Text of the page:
Used by some associations to help deter crime and identify perpetrators of crime. Use of cameras can create additional liability for an association, especially if members misconstrue the cameras to be a guaranty or assumption of responsibility by the association for their safety. Cameras may only be used in portions of the common area where there is no reasonable expectation of privacy.
Most construction or repair work with a value over $500 must be performed by a contractor that is properly licensed (Bus & Prof. Code 7028 and 7048). A summary of the licenses issued by the State of California, and the work that can be performed by a person holding each type of license can be found at www.cslb.ca.gov. A check of this website should be made before any contract is signed to ensure that the Association is working with a person or company lawfully entitled to do the work and that the license is active and valid.
An association’s governing documents generally provide that every member of the association shall have a non-exclusive easement for use and enjoyment of the common area, including, but not limited to the clubhouse. Essentially this means that while every member of the association has equal access rights to the common area and clubhouse, they may not prevent other members from using these facilities simultaneously. An individual owner’s use of the common area and clubhouse may be regulated by an association. For example, the association’s governing documents may provide the association has the right to reasonably restrict the number of guests of owners using common area facilities. Further, governing documents generally provide an association has a right to establish rules and regulations pertaining to the use of common area facilities. If not already provided for in its governing documents, an association should consider including a requirement that individuals requesting to use the clubhouse facilities for a private event must enter into an indemnity agreement in order to help insulate the association from liability during this event.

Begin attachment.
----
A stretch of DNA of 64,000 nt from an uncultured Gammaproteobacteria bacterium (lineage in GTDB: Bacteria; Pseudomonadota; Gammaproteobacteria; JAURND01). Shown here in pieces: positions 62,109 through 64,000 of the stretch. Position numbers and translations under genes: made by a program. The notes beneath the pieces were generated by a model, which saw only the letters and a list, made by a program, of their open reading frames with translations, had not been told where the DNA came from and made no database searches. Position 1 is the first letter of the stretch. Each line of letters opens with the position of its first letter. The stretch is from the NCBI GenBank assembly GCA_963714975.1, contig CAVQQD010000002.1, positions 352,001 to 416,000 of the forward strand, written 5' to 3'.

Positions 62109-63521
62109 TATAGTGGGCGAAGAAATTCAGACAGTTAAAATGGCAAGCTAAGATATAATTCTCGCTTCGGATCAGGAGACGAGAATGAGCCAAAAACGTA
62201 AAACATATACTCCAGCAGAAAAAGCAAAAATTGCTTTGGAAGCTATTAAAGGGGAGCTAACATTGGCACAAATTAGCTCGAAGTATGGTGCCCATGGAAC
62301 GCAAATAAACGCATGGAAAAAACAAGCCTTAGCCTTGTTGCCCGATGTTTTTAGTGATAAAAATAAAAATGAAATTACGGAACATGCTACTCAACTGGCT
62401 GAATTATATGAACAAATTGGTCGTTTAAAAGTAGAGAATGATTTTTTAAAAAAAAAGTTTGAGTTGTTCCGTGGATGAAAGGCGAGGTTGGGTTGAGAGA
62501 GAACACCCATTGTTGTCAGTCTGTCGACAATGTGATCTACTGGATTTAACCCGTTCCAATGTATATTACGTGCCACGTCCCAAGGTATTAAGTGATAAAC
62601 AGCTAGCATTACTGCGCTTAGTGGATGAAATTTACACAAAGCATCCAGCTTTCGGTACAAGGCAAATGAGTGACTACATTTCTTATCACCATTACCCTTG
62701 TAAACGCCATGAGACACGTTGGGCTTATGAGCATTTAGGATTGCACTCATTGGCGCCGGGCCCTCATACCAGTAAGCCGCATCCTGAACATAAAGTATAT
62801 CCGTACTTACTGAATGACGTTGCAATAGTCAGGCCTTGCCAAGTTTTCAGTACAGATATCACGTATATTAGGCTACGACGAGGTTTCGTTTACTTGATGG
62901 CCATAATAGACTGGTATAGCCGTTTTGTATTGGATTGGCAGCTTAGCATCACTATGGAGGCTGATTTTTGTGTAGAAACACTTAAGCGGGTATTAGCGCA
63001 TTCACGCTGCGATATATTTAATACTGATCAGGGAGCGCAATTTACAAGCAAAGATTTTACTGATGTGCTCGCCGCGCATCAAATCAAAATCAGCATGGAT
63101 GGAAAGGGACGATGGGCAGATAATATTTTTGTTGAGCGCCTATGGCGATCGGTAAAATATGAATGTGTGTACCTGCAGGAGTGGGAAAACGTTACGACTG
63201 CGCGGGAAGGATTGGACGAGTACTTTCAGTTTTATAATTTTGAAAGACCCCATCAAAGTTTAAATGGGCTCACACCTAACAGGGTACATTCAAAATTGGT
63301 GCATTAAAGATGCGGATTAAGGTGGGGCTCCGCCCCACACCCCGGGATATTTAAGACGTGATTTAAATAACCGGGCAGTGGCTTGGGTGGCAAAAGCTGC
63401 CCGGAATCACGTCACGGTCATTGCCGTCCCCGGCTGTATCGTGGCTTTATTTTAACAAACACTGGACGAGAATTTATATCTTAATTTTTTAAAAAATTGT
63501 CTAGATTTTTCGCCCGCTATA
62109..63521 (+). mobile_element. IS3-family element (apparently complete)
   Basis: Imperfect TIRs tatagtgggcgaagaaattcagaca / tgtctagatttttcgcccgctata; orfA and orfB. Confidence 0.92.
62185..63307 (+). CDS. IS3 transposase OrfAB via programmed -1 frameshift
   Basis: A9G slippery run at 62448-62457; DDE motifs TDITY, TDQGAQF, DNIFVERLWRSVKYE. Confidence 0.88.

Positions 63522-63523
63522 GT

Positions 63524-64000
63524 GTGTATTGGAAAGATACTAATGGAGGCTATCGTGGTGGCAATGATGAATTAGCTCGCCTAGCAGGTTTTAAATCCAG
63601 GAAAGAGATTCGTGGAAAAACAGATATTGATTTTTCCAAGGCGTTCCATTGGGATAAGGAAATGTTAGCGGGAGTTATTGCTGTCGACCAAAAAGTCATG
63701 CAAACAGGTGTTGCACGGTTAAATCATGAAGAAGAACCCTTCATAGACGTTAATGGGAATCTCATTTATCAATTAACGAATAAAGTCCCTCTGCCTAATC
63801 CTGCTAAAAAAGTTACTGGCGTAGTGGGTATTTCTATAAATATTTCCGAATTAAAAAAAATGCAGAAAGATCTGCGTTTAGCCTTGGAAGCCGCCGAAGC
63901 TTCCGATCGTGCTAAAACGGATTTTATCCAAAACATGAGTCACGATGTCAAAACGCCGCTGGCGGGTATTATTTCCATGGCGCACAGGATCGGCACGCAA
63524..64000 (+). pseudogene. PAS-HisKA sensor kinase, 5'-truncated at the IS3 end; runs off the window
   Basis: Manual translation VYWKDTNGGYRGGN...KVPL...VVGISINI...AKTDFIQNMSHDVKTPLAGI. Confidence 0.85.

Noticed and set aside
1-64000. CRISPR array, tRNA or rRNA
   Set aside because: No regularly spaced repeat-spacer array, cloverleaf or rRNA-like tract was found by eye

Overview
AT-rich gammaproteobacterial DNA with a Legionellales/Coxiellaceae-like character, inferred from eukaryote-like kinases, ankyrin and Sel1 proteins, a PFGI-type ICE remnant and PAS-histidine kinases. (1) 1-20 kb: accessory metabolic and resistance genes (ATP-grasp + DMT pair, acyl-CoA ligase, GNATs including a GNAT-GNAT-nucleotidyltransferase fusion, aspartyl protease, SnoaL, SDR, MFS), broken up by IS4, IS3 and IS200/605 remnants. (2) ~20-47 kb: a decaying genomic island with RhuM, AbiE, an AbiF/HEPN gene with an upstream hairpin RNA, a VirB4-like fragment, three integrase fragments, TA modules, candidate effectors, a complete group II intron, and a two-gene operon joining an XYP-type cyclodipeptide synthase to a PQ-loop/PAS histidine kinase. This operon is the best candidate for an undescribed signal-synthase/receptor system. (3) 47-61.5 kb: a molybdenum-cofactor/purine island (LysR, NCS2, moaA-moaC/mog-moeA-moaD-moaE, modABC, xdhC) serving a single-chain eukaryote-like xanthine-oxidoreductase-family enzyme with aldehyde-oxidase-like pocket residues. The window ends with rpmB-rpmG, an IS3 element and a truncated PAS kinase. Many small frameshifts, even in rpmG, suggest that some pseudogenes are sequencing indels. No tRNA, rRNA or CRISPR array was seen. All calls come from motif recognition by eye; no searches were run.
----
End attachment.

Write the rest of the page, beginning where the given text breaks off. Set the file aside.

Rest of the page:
Where two or more parties (including a plaintiff) are liable for the damage or injury alleged in a lawsuit, the judge or jury will determine the comparative fault of the parties, expressed as a percentage. If a plaintiff is found to be partially at fault, then the amount of damages awarded is reduced by the percentage of the plaintiff’s comparative fault. If two or more defendants are found to be comparatively at fault, a plaintiff may recover the full amount of damages from either defendant. It is incumbent upon co-defendants to claim contribution from each other for the amount of damages paid in excess of their respective comparative fault. Defendants may also counter sue third parties for contribution if the third party bears some comparative fault.
Carbon monoxide is a toxic, colorless, odorless gas, produced by the use of fossil-based fuels in areas without adequate ventilation. As of July 1, 2011 the Carbon Monoxide Poisoning Prevention Act required owners of all single-family homes with an attached garage or a fossil fuel source to install carbon monoxide detectors within the home by July 1, 2011. Owners of multi-family leased or rental dwellings, such as apartment buildings, had until January 1, 2013 to comply with the law. (Health & Safety Code §17926) Operable smoke alarms have been required as far back as January 1, 1986. (Health & Safety Code §13113.8)